Inhaler choices

Did you know that by managing your lung condition well you can feel your best and help the environment?

Asthma + Lung UK is working in collaboration with NHS England, NHS Scotland, NHS Wales and Department of Health (Northern Ireland) to support you to make changes so you can live better with your lung condition and help the environment at the same time. 

This project has been supported through a funded partnership with NHS England. 

Four simple inhaler changes

1. Use your preventer inhaler every day, as prescribed

Taking your preventer inhaler helps you to avoid an asthma attack or COPD flare-up. Avoiding an asthma attack or COPD flare-up will help you stay well and out of hospital, so you’ll have less symptoms and need to use fewer reliever inhalers overall. This is good for you and the environment.

Read more about how your preventer inhaler lowers your risk of asthma symptoms and asthma attacks.

Find out about the different inhalers used to treat COPD.

2. Use the right inhaler technique

Using the correct technique every time you take your inhalers is really important. For example, if you use the right technique every time you use your preventer inhaler or maintenance inhaler, you will be less likely to need your reliever or rescue inhaler to deal with symptoms.

Not sure of the best inhaler technique? It’s quick and easy to check by watching our short inhaler technique videos or speaking to your healthcare professional at your pharmacy or GP practice.

If you use a pressurised metered dose inhaler (pMDI), you might also want to think about using a spacer. Using a spacer helps the right amount of medicine get to your lungs, where it’s needed. This helps to reduce side effects and means less medicine is wasted. You may also find it easier to take your medicine with a spacer.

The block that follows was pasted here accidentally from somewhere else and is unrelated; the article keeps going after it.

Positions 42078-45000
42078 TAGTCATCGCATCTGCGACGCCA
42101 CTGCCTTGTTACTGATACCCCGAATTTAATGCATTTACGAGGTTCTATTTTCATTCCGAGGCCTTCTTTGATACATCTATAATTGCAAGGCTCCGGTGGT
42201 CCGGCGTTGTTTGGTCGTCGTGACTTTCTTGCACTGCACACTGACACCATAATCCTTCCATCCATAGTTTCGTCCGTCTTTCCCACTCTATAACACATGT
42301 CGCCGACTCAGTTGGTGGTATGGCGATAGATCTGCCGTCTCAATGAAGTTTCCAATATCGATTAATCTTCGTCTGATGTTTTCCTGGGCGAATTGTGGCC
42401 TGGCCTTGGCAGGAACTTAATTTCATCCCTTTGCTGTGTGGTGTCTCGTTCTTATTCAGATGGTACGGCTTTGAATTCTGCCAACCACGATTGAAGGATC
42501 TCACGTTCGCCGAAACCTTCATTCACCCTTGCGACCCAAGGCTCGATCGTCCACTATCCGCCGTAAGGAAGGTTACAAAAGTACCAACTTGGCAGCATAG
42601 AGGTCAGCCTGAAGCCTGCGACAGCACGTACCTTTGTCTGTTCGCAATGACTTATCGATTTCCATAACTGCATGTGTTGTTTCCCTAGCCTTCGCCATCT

However, if you’re using a dry powder inhaler (DPI) or a soft mist inhaler (SMI), you don’t need to use a spacer.

Read more about spacers, including how to use one.

3. Together with a healthcare professional, discuss changing to a lower-carbon inhaler

Next time you visit your doctor, respiratory nurse or pharmacist, speak to them about changing to a more environmentally-friendly inhaler.

Find out more about lower-carbon inhalers and why they are better for the environment.

You can also speak to Asthma + Lung UK’s Helpline if you have any questions about changing inhaler. Our friendly respiratory nurse specialists and healthcare advisors can be reached on 0300 222 5800 (Monday to Friday, 9am to 5pm).

4. Take used inhalers back to your local pharmacy for disposal

Don’t put your used inhalers in the bin – instead, take them to your local pharmacy for disposal the next time you visit. They’ll get rid of them in the most environmentally-friendly way and you’ll make a difference to our environment.

Read more about inhaler disposal on our page about how inhalers affect the environment.

In this video, Naomi, a Respiratory Nurse Specialist at Asthma + Lung UK, explains how you can make four simple inhaler changes to help your lung condition, as well as the environment. It's important to discuss any inhaler changes with your GP, respiratory nurse or pharmacist. 

Four simple inhaler changes to help your lung condition 

Inhalers are important for lots of people with lung conditions. This is because they help to treat the condition in your lungs. Here are four steps you can take to start feeling better today and help the environment at the same time. 

1. Take your preventer inhaler every day, as prescribed 

This image shows an airway of a person with poorly controlled asthma, COPD or another lung condition where inhalers are needed. Their airway has become narrow and has lots of excess mucus. Using your preventer inhaler every day, as prescribed, helps prevent this from happening. It treats the condition in your lungs to help you avoid an asthma attack or flare-up. It will help you stay well, meaning fewer appointments, hospital stays or disruptions to your life. Your reliever inhaler is different. It treats symptoms quickly when they come on, but it doesn't treat your underlying condition. Your reliever inhaler should only be used when your symptoms are getting worse or you're having an asthma attack or flare-up.